Are you planning a vacation or two this summer? Make sure you know what your health insurance covers before you leave town. Medicare’s coverage of your medical care depends on where you travel and how you receive your Medicare benefits.
How Medicare Works When You Travel Inside the US and its Territories
If you have Original Medicare, you can travel anywhere within the US and its territories to get your doctor or hospital care. This includes all 50 states, the District of Columbia, Puerto Rico, the Virgin Islands, Guam, American Samoa, and the Northern Mariana Islands. Other than this, Original Medicare is private fee-for-service health insurance for people on Medicare. It has two parts. Part A is hospital coverage. Part B is medical coverage.... generally doesn’t cover any medical care abroad.
[inpostad]If you have a Medicare Advantage Plan (a Medicare plan offered by a private insurer), you may or may not be covered while traveling in the United States and its territories. Sometimes there is an extra cost associated with seeing providers outside of your network area. Some plans also require prior authorization (except for emergency and urgent care). Make sure to contact your plan provider and get all of the details before you leave town.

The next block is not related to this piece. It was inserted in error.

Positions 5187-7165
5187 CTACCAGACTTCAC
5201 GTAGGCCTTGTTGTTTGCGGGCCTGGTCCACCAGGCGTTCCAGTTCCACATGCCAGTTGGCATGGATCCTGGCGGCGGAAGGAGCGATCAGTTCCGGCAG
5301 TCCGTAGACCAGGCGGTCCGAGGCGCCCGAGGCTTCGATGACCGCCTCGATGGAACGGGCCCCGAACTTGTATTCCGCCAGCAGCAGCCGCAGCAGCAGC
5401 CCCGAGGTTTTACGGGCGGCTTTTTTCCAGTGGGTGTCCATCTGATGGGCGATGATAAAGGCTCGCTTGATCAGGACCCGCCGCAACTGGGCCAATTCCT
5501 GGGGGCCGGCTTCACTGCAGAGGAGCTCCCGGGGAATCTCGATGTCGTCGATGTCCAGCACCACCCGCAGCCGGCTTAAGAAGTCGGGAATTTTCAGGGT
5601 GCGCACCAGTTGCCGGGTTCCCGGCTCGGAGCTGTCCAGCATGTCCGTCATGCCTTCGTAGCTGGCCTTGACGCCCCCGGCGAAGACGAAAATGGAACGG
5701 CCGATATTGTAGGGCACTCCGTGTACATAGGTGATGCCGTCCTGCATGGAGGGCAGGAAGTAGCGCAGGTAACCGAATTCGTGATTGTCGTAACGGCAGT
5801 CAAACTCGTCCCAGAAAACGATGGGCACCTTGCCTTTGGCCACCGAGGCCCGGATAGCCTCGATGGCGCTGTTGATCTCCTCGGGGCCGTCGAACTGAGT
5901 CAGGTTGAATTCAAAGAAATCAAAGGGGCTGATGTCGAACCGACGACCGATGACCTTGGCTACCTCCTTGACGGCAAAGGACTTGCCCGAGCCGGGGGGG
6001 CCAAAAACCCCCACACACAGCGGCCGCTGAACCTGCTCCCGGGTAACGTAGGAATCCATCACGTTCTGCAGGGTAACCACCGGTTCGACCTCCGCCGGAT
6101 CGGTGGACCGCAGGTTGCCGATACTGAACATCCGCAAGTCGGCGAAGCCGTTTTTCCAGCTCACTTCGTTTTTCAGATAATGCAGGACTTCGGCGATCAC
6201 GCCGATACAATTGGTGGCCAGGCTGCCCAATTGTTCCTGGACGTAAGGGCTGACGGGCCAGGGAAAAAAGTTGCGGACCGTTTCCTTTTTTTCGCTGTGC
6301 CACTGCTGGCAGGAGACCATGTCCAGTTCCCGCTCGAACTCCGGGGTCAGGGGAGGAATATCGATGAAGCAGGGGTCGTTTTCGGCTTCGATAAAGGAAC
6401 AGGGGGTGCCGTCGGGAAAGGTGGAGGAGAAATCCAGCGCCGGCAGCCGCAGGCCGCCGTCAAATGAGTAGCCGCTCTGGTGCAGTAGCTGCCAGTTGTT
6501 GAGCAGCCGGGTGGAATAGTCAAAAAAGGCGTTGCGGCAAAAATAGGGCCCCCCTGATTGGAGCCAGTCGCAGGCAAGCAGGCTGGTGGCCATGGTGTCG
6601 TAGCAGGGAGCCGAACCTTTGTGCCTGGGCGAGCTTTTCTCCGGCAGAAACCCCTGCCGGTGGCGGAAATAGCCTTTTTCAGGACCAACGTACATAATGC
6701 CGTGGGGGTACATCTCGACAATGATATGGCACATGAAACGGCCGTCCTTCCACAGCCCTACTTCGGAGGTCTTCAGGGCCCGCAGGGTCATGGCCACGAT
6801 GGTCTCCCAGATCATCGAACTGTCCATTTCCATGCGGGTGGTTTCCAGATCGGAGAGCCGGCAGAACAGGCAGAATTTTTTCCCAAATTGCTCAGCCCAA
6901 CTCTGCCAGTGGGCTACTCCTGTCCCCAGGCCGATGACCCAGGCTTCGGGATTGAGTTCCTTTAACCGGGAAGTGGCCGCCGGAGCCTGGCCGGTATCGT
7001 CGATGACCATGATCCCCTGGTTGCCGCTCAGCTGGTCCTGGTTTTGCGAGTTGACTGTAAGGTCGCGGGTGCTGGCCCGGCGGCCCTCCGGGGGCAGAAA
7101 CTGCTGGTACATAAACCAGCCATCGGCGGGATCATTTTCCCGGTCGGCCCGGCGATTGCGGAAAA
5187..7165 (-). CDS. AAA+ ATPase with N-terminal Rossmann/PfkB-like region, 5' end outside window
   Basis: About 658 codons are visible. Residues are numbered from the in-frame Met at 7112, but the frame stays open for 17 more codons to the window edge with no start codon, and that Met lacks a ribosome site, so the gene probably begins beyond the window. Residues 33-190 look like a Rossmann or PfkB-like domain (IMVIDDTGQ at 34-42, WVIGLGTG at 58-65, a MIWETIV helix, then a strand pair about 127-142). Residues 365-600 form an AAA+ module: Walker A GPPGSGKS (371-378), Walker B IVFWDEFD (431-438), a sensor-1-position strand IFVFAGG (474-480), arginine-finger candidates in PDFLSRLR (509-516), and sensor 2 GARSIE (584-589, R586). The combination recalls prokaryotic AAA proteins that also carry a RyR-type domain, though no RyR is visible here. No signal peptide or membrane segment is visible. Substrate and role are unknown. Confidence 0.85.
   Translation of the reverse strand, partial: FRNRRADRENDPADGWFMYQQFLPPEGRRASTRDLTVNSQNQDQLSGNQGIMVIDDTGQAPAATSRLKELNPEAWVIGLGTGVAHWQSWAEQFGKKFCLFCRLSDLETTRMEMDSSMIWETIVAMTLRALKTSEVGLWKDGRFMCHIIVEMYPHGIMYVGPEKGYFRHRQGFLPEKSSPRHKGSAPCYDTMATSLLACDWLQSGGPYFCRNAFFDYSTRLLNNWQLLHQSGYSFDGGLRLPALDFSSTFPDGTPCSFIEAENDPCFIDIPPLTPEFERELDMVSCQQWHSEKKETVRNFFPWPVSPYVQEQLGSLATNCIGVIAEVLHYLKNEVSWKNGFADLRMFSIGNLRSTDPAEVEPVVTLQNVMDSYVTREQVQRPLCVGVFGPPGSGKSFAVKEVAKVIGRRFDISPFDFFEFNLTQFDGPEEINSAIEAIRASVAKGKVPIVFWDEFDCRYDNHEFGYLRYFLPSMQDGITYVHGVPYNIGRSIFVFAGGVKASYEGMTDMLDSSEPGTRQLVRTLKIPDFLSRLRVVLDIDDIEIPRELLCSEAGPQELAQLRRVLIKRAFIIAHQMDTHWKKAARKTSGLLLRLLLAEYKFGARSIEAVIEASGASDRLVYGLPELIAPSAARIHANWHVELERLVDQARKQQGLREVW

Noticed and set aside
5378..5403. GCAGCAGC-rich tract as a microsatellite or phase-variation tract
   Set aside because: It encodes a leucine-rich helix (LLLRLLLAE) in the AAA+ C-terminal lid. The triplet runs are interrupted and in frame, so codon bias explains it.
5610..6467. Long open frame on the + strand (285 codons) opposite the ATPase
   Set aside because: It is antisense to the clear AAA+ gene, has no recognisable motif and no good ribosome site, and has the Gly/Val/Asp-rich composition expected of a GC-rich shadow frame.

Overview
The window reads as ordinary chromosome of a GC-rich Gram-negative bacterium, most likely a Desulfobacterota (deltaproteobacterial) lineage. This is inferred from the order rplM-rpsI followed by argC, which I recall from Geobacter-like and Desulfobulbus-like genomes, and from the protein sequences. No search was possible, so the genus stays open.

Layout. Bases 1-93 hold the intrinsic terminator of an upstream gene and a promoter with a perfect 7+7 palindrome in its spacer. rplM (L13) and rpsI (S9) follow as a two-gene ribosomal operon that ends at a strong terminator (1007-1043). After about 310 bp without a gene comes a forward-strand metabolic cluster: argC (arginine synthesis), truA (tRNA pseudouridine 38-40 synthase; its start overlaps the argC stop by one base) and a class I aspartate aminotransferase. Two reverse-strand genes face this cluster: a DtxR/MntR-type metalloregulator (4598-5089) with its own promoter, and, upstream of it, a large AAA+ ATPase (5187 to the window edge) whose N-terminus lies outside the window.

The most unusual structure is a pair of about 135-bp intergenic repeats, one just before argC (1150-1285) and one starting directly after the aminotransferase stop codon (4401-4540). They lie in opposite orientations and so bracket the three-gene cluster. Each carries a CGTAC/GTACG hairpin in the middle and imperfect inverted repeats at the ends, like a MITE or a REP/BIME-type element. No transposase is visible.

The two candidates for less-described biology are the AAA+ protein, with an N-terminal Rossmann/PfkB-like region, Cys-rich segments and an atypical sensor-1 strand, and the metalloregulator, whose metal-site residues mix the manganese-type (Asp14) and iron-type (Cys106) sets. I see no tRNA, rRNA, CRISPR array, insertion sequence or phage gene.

How Medicare Works When You’re on a Cruise Ship
Medicare may cover medically-necessary health care received on a cruise ship if:
- The ship doctor is allowed under certain laws to provide medical services; and
- The ship is in a U.S. port or no further than 6 hours away from one.
Medicare will not cover services received when the ship is further than 6 hours away from a U.S. port.
How Medicare Works with Health Care Abroad
Medicare only pays for very limited services outside of the U.S. Your circumstances must meet certain exceptions, otherwise you pay the full cost of your treatment to the health care provider. Exceptions include:
- You are in the U.S. when you have a medical emergency needing attention, and the foreign hospital is closer than the nearest U.S. hospital;
- You are traveling through Canada without unreasonable delay (determined by Medicare), by the most direct route between Alaska and another state, when your emergency occurs and the Canadian hospital is closer than the nearest U.S. hospital that can treat you; and
- You live in the U.S. and the foreign hospital is closer to your home than the nearest U.S. hospital.